“We can’t get s- - - going,” Cohen tweeted. “F - - -.”
It was in the second half, and the Bears were being shut out at the time, trailing by 17. Cohen’s tweet proceeded to rack up 214 comments, 318 retweets and 3,700 likes at the time of this column, with more than a few Bears fans, many of whom were hate-watching their team, openly pining for the days of Mitchell Trubisky.
That seems crazy given how much grief Trubisky caught for his struggles before his benching a month ago. But after watching Nick Foles, his replacement, and the Bears’ offense open the game with a turnover on downs followed by six straight punts, many began tweeting at Trubisky, apologizing to him or calling for his return to action once he heals from the shoulder injury that rendered him inactive Sunday.
So if you want to know where the Bears (5-4), losers of three straight, stand, this is as good of a place as any. Six games into the Foles era, the same issues that plagued the offense — the lack of consistent execution, silly penalties and poor offensive line play — still exist, and that, perhaps more than anything, is the most frustrating thing about this most recent loss.
Does Matt Nagy have the answers for Bears?
“To be 5-4 when you were sitting at 5-1, it hurts,” Bears coach Matt Nagy said. “But now … we’ve just got to make sure that we, at some point in time, get this thing back on track. That’s my job as a head coach to do that, and trust me, I’m going to look at everything.”
And one can’t help but wonder if that will eventually mean a return to Trubisky, who is more erratic as a pocket passer than Foles but has the athleticism to create with his feet and escape trouble. This is important given the major issues the offensive line is having.
With three starters and a top backup out due to injuries or the COVID/reserve list, a unit that has struggled to establish the run and protect the quarterback all season was again burned all game long.
Tennessee’s massive defensive tackle Jeffery Simmons was unblockable, regularly overpowering or knifing past the Bears’ overmatched reserve linemen. Linebackers Harold Landry III, Jayon Brown and Rashaan Evans were also disruptive, which is telling considering how the Titans overall have struggled to consistently generate a pass rush. On Sunday, Tennessee racked up three sacks and nine quarterback hits.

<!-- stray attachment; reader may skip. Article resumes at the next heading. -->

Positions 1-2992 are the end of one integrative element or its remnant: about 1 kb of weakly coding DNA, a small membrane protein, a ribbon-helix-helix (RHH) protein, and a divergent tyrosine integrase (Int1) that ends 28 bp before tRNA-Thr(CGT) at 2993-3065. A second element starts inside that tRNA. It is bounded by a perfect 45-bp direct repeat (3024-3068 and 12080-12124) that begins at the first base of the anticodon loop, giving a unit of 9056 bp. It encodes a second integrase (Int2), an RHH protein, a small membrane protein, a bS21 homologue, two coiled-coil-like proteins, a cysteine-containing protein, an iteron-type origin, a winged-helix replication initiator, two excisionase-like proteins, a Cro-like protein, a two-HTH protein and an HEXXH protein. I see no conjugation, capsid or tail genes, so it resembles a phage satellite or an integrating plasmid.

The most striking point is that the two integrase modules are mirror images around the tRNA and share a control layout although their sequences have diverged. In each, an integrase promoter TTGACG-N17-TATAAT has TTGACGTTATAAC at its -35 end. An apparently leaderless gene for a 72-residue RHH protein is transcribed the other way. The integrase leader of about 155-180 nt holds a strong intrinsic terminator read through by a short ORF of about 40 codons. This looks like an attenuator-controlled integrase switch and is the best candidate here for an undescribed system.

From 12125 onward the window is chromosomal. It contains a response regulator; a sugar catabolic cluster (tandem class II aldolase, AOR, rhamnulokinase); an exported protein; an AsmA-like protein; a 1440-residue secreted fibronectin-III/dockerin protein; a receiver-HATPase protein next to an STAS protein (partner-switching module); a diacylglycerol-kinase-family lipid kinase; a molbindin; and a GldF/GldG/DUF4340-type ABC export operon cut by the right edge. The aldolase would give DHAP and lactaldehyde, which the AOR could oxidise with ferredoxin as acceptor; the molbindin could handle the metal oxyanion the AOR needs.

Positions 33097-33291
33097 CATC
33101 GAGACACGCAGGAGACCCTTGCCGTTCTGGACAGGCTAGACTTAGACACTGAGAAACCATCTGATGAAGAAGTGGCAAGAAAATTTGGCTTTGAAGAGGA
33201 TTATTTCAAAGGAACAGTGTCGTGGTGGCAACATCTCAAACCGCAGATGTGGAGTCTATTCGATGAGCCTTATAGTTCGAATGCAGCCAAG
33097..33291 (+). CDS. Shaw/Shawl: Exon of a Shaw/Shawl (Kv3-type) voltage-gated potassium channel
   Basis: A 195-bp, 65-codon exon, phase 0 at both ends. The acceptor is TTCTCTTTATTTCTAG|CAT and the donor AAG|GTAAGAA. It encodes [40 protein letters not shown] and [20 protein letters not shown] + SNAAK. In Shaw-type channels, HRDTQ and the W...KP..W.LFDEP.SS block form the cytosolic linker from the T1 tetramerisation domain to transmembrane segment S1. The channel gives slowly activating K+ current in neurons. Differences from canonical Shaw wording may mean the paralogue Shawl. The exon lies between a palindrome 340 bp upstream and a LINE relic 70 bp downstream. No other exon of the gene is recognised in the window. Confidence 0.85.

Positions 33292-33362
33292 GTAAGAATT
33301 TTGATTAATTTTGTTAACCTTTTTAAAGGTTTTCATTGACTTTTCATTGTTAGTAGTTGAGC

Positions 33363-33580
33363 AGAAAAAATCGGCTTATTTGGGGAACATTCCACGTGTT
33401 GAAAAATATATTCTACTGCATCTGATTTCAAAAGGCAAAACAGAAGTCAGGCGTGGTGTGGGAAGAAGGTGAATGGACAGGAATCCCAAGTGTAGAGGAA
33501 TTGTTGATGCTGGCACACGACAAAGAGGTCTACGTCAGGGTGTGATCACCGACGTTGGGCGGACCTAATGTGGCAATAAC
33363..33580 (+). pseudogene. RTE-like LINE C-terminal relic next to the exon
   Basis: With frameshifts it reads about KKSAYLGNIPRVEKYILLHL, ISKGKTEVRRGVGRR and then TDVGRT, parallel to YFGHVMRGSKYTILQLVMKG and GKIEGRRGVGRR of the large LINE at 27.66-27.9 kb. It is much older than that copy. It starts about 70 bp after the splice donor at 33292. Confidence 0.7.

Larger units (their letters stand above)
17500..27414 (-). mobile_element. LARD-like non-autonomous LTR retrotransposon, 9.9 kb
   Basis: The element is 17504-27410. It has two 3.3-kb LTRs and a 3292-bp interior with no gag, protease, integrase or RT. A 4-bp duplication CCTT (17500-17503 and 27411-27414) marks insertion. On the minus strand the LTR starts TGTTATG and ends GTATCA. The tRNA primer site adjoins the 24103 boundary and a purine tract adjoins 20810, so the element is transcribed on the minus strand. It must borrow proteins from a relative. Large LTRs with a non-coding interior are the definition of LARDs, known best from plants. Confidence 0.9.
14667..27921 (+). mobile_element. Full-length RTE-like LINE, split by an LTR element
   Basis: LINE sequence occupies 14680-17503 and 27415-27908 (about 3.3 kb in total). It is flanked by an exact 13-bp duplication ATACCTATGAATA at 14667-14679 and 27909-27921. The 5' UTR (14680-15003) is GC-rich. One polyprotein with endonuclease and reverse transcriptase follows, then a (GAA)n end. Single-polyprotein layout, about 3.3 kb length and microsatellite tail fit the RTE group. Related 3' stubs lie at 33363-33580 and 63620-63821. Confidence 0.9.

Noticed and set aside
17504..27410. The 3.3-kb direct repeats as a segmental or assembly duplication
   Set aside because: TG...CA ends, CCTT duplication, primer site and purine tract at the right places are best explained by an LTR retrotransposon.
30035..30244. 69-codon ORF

“We knew going into today’s game that it was going to be challenging in certain areas, when you’re in the position that we’re in,” Nagy said.
The Bears’ offensive struggles are certainly not all on Foles. Even though most of his production Sunday came long after the game was decided — he threw for 335 yards and two touchdowns, most of that in the fourth quarter against the Titans’ soft zone coverage — he’s a true pocket passer, one who shows better poise under pressure than Trubisky and is a better, more consistent, deep ball thrower. He also has a Super Bowl MVP pedigree that makes teammates believe in him.
With an average line, he’d be a better choice for this offense than Trubisky. He probably is anyway, hence the reason Nagy pulled the plug on Trubisky in the midst of a 2-0 start to the season.
I’d imagine most Bears fans, who are among the most passionate in the NFL, get that.
Lamenting blown draft, thirsty for Deshaun Watson or Patrick Mahomes
Seeing so many openly pining for Trubisky tells me more about the original sin committed by general manager Ryan Pace in 2017, when he moved up to take Trubisky instead of selecting Clemson’s Deshaun Watson.
(Leave Patrick Mahomes out of this. Yes, he’s amazing, but no one had him going No. 3 overall. Had the Bears taken Watson following his heroic CFP championship game performance, no one would have batted an eye.)
Some fans might be calling for Trubisky, but it’s clear they’re really pining for Watson, or someone of that ilk. And if Nagy had a player like that on his roster, we’d likely be talking about a completely different story this season.
But barring significant, rapid improvement from Trubisky over the next several weeks, a quarterback like that isn’t walking through the doors at Halas Hall until next offseason at the earliest.
And for Foles to be effective, he needs good pass protection and a strong running game, and the line isn’t good enough to do either.
So what are the Bears supposed to do?
“Right now, we’re in a situation where we’re figuring out who we are and who we want to be,” Foles said.
But answers are needed now, and Nagy says they’re currently on the roster. The Bears will next host Minnesota (3-5) in the first of three straight division games.
Chicago’s offensive line will likely continue to struggle in all phases and the more mobile Trubisky is out for reportedly only a couple of weeks, so one can’t help but wonder if Foles needs to “get it going” soon if he wants to hold onto the job.
“We do have to right the ship, and we’ve just got to do it by getting one win,” Nagy said. “We’ve got to be able to — whatever that is, by any measures — find a way to do it. And I think our guys will do that. I think they understand where we’re at.”
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